Larian says it started 'pushing around ideas for Baldur's Gate 4' but 'we didn't have the fire'

Image for Larian says it started 'pushing around ideas for Baldur's Gate 4' but 'we didn't have the fire'
(Image credit: Larian Studios)

In case you missed it, Baldur's Gate 3 is one of the all-timers. Not just a brilliant RPG, and a near-perfect return to a gaming touchstone, but a game that over-delivered while knowing exactly when to call it a day. Developer Larian was almost built to make this but, after a hugely successful launch followed by a bow-tying epilogue, it knew where to draw the line: CEO Swen Vincke announced at GDC earlier this year that it was done with Baldur's Gate. No DLC, no sequel, just a dream project perfectly executed.

So it's up to Wizards of the Coast, or Hasbro if you prefer, to work out what the future looks like for Baldur's Gate. But that doesn't mean Larian never thought about it, and in a new interview Baldur's Gate 3 narrative director Adam Smith told GamesRadar+ about how the studio was "pushing around ideas for Baldur's Gate 4" but "we didn't have the fire."

Smith was speaking at Digital Dragons, an event in Poland, when he addressed the studio's decision to move on from Baldur's Gate 3. The way that Sven Vincke talks about it, the reaction was one of collective relief, and what Smith says has a similar vibe.

"For us, we didn't have anything unfinished that we wanted to say, we wanted to move on to other worlds," said Smith. "And we tried, we did start pushing around ideas for Baldur's Gate 4, and they didn't excite us, we didn't have the fire. It feels like it should have been a harder decision than it was, but it wasn't."

The key factor? Larian is independent. Baldur's Gate 3 was an enormous commercial success, to the extent that in another context a sequel would've been an inevitability. But Larian didn't need to do Baldur's Gate 4 to keep the lights on.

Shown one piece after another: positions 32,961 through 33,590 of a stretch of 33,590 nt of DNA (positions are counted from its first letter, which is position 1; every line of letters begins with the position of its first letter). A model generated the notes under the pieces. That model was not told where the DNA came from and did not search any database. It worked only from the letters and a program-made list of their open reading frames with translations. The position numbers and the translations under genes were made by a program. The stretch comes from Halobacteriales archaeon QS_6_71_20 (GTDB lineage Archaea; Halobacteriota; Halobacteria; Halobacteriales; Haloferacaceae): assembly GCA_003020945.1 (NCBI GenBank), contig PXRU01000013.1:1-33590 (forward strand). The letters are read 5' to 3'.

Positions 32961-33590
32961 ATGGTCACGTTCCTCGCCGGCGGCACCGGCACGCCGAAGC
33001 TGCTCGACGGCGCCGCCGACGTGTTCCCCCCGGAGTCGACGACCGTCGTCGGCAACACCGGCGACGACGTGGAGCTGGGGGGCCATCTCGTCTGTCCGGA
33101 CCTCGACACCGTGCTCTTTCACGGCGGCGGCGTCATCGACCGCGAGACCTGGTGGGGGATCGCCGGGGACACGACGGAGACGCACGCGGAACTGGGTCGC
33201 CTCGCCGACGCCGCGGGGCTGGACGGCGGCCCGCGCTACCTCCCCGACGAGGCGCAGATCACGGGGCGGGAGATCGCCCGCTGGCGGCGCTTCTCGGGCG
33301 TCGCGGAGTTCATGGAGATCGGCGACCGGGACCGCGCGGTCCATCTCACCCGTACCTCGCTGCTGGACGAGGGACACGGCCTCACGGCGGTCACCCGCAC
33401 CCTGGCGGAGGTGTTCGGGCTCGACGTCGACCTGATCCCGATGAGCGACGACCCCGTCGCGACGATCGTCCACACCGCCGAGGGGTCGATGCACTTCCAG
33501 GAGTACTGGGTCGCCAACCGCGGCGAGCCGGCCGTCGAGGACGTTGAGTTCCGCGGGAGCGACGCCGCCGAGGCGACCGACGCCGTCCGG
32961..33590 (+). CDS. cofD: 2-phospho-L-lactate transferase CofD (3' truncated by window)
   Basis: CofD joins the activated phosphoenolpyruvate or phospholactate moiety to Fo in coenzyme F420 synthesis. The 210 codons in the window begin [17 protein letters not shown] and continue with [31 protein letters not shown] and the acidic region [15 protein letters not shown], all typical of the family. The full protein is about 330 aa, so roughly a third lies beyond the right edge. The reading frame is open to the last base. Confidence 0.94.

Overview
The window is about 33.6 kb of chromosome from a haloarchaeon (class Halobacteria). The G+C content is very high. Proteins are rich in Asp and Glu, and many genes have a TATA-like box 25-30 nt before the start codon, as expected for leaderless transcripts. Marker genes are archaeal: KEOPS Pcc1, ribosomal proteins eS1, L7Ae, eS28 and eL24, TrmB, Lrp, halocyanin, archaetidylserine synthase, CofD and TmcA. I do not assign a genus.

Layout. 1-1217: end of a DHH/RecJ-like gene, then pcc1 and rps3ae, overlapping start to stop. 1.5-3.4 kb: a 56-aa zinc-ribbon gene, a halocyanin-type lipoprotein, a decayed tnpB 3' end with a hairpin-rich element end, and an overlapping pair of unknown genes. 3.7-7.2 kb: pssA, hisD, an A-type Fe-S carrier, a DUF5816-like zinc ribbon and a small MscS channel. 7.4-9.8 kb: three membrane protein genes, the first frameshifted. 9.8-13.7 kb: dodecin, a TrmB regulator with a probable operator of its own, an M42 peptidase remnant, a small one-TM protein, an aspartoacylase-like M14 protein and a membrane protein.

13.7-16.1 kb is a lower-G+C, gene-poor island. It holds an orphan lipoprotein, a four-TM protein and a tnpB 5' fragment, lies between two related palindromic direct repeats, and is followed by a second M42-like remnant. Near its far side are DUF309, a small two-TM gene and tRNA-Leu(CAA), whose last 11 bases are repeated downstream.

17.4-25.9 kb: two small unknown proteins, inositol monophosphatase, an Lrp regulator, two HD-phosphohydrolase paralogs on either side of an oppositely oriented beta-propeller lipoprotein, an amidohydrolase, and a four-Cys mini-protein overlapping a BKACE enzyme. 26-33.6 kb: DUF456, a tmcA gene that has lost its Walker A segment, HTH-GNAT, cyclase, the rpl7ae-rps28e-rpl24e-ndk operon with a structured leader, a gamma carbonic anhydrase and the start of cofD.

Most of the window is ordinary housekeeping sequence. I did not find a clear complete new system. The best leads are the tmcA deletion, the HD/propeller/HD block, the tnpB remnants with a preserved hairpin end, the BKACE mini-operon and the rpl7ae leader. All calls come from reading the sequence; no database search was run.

"We came to the realization," continues Smith, "'do we have that fire?' And we didn't, so it was obvious: we don't do it. And it's great to work in a place where that's true, and you're not told 'yeah but it'll earn us this much money so therefore we're going to do it'. That was never a question."

Smith also says that, basically, Baldur's Gate 4 could never have been a passion project in the way that Baldur's Gate 3 was.

"One of the reasons we made it was because it would be a game that we could say 'this is a story that we really care about, it's a setting that we really care about, it's characters that we really care about'... and we actually think we have something to say with them. And so I think we said it all. And we shouldn't say there's nothing else to say, but I don't think we want to say it."

Finally, the narrative director talked about DLC for the game. Baldur's Gate 3 was first released in early access in 2020, after being in development since 2017, so any DLC would have seen Larian entering its seventh year (at least) of working on the project. Long story short: they'd done everything they wanted to.

"The DLC, again we discussed it, but it would have been very different," Smith reveals. "If it's just an excuse to play the greatest hits again, and show these characters again… I know some people want further endings for them, but for us it was like 'no, we told the stories we wanted to tell'. That doesn't mean it shouldn't live in the imagination but, for us, we did what we wanted to do. So we'd be forcing ourselves."

Larian's next project is yet to be revealed, though at some point you'd expect the studio to return to its own Divinity: Original Sin series. The take-home really is simple. Baldur's Gate 3 may well be the best RPG ever made, but that's not because it's a D&D game. It's because Larian may well be the best dedicated RPG studio out there and, whatever material it's working with, you know it's going to be special.

Rich Stanton

Rich is a games journalist with 15 years' experience, beginning his career on Edge magazine before working for a wide range of outlets, including Ars Technica, Eurogamer, GamesRadar+, Gamespot, the Guardian, IGN, the New Statesman, Polygon, and Vice. He was the editor of Kotaku UK, the UK arm of Kotaku, for three years before joining PC Gamer. He is the author of a Brief History of Video Games, a full history of the medium, which the Midwest Book Review described as "[a] must-read for serious minded game historians and curious video game connoisseurs alike."